By 1918, a war-riddled year, he got to the final, to be blown away by a bullet-serving Lindley Murray, 6-3, 6-1, 7-5. But he’d be back: seven more finals in a row. In 1918, Big Bill’s electrifying rivalry with Little Bill Johnston began—six U.S. finals in seven years, more than any other two men skirmished for a major. After losing to Little Bill in 1919, 6-4, 6-4, 6-3, Tilden, disgusted with his puny defensive backhand, hid out all winter at the indoor court of a friend, J.D.E. Jones, in Providence, retooling. He emerged with a brand new, fearsome, multifaceted backhand and complete game, and was ready to conquer the world. He did not lose to Little Bill again in a U.S. final, and held an 11-6 edge in their rivalry. His concentration could be awesome, as during a two-tournament stretch in 1925 when he won 57 straight games at Glen Cove, N.Y., and Providence. Trailing Alfred Chapin, one of few to hold a win over him, 3-4 in the final, he ran it out, 6-4, 6-0, 6-0. Staying in tune on the next stop, he won three straight 6-0, 6-0 matches, then 6-0, 6-1. Another 6-1 set made it 75 of 77 games.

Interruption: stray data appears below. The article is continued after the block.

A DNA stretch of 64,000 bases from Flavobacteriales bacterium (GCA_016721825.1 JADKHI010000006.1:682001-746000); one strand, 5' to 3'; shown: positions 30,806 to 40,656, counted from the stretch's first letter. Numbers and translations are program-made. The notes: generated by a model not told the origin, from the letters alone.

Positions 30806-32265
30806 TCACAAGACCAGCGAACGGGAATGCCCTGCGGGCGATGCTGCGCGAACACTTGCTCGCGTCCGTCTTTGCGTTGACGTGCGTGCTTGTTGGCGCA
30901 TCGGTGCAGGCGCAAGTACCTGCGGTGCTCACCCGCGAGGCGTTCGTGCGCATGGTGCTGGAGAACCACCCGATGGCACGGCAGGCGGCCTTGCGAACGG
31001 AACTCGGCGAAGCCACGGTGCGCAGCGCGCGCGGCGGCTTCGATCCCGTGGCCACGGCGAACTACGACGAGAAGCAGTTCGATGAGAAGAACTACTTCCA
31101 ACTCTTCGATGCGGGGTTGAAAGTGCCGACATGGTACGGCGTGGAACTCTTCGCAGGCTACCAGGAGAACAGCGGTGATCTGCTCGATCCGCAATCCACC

When he first won Wimbledon in 1920, over defender Gerald Patterson 2-6, 6-3, 6-2, 6-4, he was 27 years old, an advanced age for a champion. But he had a long and influential career, and at the age of 52 in 1945, he was still able to push the 27-year-old Bobby Riggs to the limit in a professional match.
Tilden, a right-hander, born Feb. 10, 1893, in Philadelphia, had the ideal tennis build, 6-foot-2, 155 pounds, with thin shanks and big shoulders. He had speed and nimbleness, coordination and perfect balance. He also had marked endurance, despite smoking cigarettes incessantly when not playing. In stroke equipment, he had the weapons to launch an overpowering assault and the resources to defend and confound through a variety of spins and pace when the opponent was impervious to sheer power. Surface didn’t matter. He won the U.S. Clay Court singles seven times: 1918 and 1922–27.
Nobody had a more devastating serve than Tilden’s cannonball, or a more challenging second serve than his kicking American twist. No player had a stronger combination of forehand and backhand drives, supplemented by a forehand chop and backhand slice. Tilden’s mixture of shots was a revelation in his first appearance at Wimbledon. Patterson found his backcourt untenable and was passed over and over when he went to the net behind his powerful serve.
The backcourt was where Tilden played tennis. He was no advocate of the “big game”—the big serve and rush for the net for the instant volley coup. He relished playing tennis as a game of chess, matching wits as well as physical powers. The drop shot, at which he was particularly adroit, and the lob were among his disconcerting weapons.